Collaborative doctoral partnerships (CDPs) are partnerships between heritage organisations and Higher Education institutions, funded by the Arts and Humanities Research Council (AHRC).
Each student has at least one supervisor at a heritage organisation and one at a university.
These studentships provide opportunities for collections-based or applied research across the arts and humanities. Twelve heritage organisations, or groups of heritage organisations, hold CDPs and work together as a consortium. Visit the AHRC CDP Consortium website to find out more.
As well as working within their host heritage organisations, the students have a chance to get to know the wider heritage sector, extend their networks and belong to a cohort of CDP students (about 50 per cohort). The AHRC CDP Consortium provides training to the students, dealing with topics such as object-based research, creating exhibitions and finding funding.
How is The National Archives involved in the CDP scheme?
The National Archives belongs to the Thames Consortium, which includes:
The AHRC has allocated three CDP studentships per year for four years (starting in 2016, 2017, 2018 and 2019) to the Thames Consortium.
Through its CDPs, the Thames Consortium aims to:
- deliver excellent research that benefits students and the academic community and supports the strategic objectives of the organisations in the Consortium
- encourage inter- and cross-disciplinary research in the arts and humanities and promote integrated access to collections
- share expertise and communicate research outputs, linking research to public engagement
- support partnership working, both within the Consortium itself and between the heritage and academic sectors
- help students develop experience and skills that will benefit their future careers
Current CDPs at The National Archives
A number of students are currently doing AHRC-funded CDPs across the Thames Consortium, covering a range of subjects and disciplines. The following students are based at The National Archives:
Started in 2013
- ‘Experiences of war widows and orphans during the 1640s and 1650s’
Hannah Worthen (University of Leicester), supervised by Dr Andrew Hopper (University of Leicester) and Dr Katy Mair (The National Archives)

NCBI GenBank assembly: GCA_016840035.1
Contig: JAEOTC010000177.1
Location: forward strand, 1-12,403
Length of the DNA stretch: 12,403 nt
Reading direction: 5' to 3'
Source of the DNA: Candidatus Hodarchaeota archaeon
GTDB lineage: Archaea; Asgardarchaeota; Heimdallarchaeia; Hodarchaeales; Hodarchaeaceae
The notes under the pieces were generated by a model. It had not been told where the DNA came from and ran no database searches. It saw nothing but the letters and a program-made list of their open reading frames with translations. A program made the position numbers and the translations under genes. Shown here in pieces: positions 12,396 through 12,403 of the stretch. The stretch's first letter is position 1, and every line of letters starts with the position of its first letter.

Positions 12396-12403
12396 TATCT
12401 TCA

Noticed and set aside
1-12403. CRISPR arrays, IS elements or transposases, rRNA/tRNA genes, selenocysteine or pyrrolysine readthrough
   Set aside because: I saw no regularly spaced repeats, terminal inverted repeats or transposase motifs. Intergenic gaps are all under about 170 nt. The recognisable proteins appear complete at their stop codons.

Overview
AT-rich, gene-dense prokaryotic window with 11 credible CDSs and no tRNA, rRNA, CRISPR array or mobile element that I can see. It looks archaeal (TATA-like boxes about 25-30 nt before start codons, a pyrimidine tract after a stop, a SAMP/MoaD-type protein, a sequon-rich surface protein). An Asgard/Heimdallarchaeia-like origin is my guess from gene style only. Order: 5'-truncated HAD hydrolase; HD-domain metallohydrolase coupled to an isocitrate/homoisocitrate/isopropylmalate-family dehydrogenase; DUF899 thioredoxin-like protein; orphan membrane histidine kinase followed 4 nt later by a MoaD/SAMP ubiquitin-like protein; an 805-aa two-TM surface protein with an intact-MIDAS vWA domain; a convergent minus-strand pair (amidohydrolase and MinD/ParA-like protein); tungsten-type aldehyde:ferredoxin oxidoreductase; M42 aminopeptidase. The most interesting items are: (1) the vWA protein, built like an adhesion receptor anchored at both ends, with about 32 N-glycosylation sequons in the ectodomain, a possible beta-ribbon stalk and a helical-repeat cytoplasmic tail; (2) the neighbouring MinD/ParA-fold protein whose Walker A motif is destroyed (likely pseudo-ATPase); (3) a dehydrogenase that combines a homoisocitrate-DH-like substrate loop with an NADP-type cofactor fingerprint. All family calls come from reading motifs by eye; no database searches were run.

- ‘Aspects of trusts in Chancery: 1660-1840’
David Foster (Queen Mary, University of London), supervised by Professor Michael Lobban (London School of Economics) and Dr Amanda Bevan (The National Archives)
Started in 2014
- ‘Visualising historic time and visually representing uncertainty’
Sam Cottrell (Royal College of Art), supervised by Dr Stephen Boyd-Davis (Royal College of Art) and Dr Sonia Ranade (The National Archives)
- ‘Women in Chancery: an analysis of Chancery as a women’s court of redress in 17th century England’
Charlotte Garside (University of Hull), supervised by Dr Amanda Capern (University of Hull) and Dr Amanda Bevan (The National Archives)
- ‘The Home Office and public disturbance, c.1800-1832’
Nathan Bend (University of Hertfordshire), supervised by Dr Katrina Navickas (University of Hertfordshire), Dr Robert Poole (University of Central Lancashire) and Dr Paul Carter (The National Archives)
Started in 2015
- ‘Investigating methods for information exploration and discovery in big digital archives’
Philip Webster (University of Sheffield), supervised by Dr Paul Clough (University of Sheffield), Dr Sonia Ranade (The National Archives) and Graham Seaman (The National Archives)
- ‘Vagrancy and poverty in the post-emancipation Anglophone Caribbean, 1834-1900’
Ayshah Johnston (University of Newcastle), supervised by Dr Diana Paton (University of Newcastle) and Dr Dan Gilfoyle (The National Archives)
Started in 2016
- ‘Satire, news and topical reading during the second and third Anglo-Dutch Wars, 1665-1675’
Jack Avery (University of Bristol), supervised by Dr Edward Holberton (University of Bristol), Dr Katy Mair (The National Archives) and Dr James Davey (National Maritime Museum)
- ‘The 1797 naval mutinies at Spithead and the Nore’
Callum Easton (University of Cambridge), supervised by Dr Renaud Morieux (University of Cambridge), Dr James Davey (National Maritime Museum) and Bruno Pappalardo (The National Archives)
Each year the Thames Consortium puts out a call for proposals, which are produced jointly by members of staff in the Thames Consortium organisations and academics at Higher Education institutions. The Thames Consortium then works with an external academic panel to select which CDP studentships to nominate to the AHRC. Subject to confirmation by the AHRC, the selected studentships are advertised to prospective students in the spring.
Apply for a CDP starting in October 2017
Find out more and apply for a CDP studentship at The National Archives and the University of Leicester starting in 2017.